A little bit of everything!

So, as the blog title indicates, this blog post is going to include a little bit of everything that has been happening recently. I couldn’t decide on one specific thing to focus on, so I thought why not go for a bit of a pick and mix?

Since I have got back from New York, it’s been non-stop! As I said in my last post about New York, this was the first time I set an ‘out of office’ response, so combined with the fact that I totally underestimated jet lag, once I was back to ‘work’ there was a lot to catch up on!

A couple of weeks after returning from New York, it was the second event of the year for CP Teens UK with the Quiz. It went really well and was very well attended! The Quiz, like the Ball, is also a fundraising event for the charity as well as a social get together for ‘CP Teens’.

There was also the second CP Teens UK Get Together in London at the Westfield Shopping Centre, which was great! The next one is on Sunday 12th May at Windsor Castle and the one after this is on Sunday 16th June in Huddersfield. Please visit the Events page for more information & don’t forget if you want to come along, you must register by emailing office@cpteensuk.org

I also went to Naidex last month. You’ve probably heard of Naidex, but for those of you who haven’t it is a big (extremely big!) disability exhibition. Everything worth having, everything worth knowing, and big names in the world of disability come together for 2 days at the NEC in Birmingham. It sounds sad, I know, but I was so excited to go! I’ve always been enthusiastic to find and discover gadgets, pieces of equipment etc. to enable me to become more independent, especially as I approach the grand old age of 25 (half way to 50, argh!). So for me, Naidex was possibly the equivalent of a kid at a theme park, haha!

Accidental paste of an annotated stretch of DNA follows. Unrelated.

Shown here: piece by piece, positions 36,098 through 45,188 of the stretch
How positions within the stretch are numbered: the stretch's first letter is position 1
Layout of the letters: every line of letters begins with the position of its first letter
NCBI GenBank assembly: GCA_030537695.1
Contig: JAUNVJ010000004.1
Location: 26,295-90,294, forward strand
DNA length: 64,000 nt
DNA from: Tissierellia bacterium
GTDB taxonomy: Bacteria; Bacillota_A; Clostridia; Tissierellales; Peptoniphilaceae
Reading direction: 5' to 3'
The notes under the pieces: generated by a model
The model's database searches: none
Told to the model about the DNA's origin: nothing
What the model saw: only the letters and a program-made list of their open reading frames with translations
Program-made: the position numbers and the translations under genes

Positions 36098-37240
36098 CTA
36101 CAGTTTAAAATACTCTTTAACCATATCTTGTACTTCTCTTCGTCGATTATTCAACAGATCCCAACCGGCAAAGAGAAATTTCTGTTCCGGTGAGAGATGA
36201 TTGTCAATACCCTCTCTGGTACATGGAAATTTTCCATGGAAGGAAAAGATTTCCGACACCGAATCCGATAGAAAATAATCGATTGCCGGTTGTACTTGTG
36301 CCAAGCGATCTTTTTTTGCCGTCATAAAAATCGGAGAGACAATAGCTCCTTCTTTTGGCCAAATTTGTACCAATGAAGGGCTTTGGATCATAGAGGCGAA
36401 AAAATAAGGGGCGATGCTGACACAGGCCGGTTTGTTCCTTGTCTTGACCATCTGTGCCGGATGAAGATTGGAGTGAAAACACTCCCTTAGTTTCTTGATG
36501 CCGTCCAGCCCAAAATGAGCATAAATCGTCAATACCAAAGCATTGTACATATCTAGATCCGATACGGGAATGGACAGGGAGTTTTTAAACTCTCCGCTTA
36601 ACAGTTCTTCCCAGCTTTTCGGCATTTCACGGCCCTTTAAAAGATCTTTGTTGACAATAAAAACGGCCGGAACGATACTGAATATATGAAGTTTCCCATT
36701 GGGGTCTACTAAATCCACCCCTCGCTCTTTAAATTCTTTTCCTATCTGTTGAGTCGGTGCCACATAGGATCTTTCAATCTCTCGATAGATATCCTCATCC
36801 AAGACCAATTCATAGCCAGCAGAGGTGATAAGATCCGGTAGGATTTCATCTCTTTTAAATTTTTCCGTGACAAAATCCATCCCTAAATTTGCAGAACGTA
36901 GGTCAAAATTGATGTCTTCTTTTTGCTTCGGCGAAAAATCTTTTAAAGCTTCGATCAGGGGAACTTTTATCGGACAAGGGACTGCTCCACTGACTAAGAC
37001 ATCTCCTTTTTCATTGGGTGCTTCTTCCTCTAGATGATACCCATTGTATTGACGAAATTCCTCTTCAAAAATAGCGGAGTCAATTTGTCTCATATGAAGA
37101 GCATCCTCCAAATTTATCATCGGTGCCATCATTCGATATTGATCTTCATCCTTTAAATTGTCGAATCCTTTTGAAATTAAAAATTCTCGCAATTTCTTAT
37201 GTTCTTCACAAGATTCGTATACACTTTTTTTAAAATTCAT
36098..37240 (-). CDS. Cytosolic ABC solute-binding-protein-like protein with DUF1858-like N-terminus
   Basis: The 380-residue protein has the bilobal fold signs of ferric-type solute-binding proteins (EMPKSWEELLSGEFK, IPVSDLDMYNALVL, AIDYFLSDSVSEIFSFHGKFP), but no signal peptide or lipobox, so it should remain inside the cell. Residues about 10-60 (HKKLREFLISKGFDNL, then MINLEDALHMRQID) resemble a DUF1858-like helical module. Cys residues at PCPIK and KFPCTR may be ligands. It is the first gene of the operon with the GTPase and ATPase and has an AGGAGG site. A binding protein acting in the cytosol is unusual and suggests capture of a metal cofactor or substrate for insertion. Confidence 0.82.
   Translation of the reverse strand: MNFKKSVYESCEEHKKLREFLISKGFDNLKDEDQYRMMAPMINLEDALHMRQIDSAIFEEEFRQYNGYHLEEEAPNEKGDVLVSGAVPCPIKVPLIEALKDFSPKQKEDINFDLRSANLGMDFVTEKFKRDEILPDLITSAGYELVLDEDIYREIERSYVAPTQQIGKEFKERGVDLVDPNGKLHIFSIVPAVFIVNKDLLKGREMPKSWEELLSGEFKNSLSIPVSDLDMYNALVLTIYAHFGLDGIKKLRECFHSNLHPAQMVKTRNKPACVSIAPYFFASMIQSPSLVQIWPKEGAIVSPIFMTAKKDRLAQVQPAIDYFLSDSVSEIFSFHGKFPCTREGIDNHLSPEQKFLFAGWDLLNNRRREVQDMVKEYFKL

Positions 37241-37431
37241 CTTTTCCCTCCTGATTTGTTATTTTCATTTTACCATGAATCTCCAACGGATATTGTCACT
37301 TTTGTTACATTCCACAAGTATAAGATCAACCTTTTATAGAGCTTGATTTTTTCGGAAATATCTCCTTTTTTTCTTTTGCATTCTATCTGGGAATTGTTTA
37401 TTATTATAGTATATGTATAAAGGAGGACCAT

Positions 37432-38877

It gave me the opportunity to look at power chairs. As I have become older, I have totally changed my view on having a power chair. When I was moving up to secondary school (many moons ago!) I was having power chairs pushed in my face left, right and centre – I was told I would “never manage ‘big’ school without one”. I was at that cocky age where I was literally like “oh yeah, wanna bet?!” and I didn’t want to stand out even more. It is only with ‘maturity’ (if that’s what you want to call it, haha) I’ve come to realise and understand that actually a power chair could be a real enabler. I have a manual chair, which I do rely on when out and about, but I can’t self-propel it – I have to be pushed everywhere. So, a power chair would give me control. However, at Naidex, it was confirmed that I would require a hoist in my car – there’s absolutely no way to lift a power chair. You also can’t bump them up kerbs, steps etc., which would be a problem.

I then found a fantastic halfway house! You can get attachments that you can clip onto manual chairs to make them into power chairs. They look a bit like the front of a bike. So, I am excited to invest in one. It’s going to make life a lot easier, not only for me but with whoever I happen to be with. So often, whoever I’m with hasn’t got enough hands to push me as well as carry bags, open doors etc. I’ve been with Jess a few times in airports where she’s had no option other than to pile the suitcases up on my knee – the horrified looks of members of the passing public are hilarious, haha!

There were also seminars/talks at Naidex that you could attend. This is going to sound terribly cliché, so apologies, but I went to an incredibly inspiring talk by Liz Johnson, Paralympic Champion. I took so much away from it. Liz has Cerebral Palsy, although a different kind to mine (hemiplegia). Recently, as I said in my last blog post, I’ve been having ‘strong independent woman’ moments where I have basically been like “right, sod the CP, I can do this and I will…”, haha! I kind of was slowly coming to the conclusion that perhaps, instead of not being able to actually do something, maybe I was too afraid of what others are thinking and I’m using ‘I can’t do it’ as an excuse? This is exactly what Liz spoke about – she said that the moment she was able to not care what others are possibly thinking, she started to be a lot happier, confident and independent. It got me thinking. I was like this is me to a T. I am so often so worried about what others are thinking of me and wondering why I’m ‘wobbling’ around all over the place, when actually I just need to stop caring.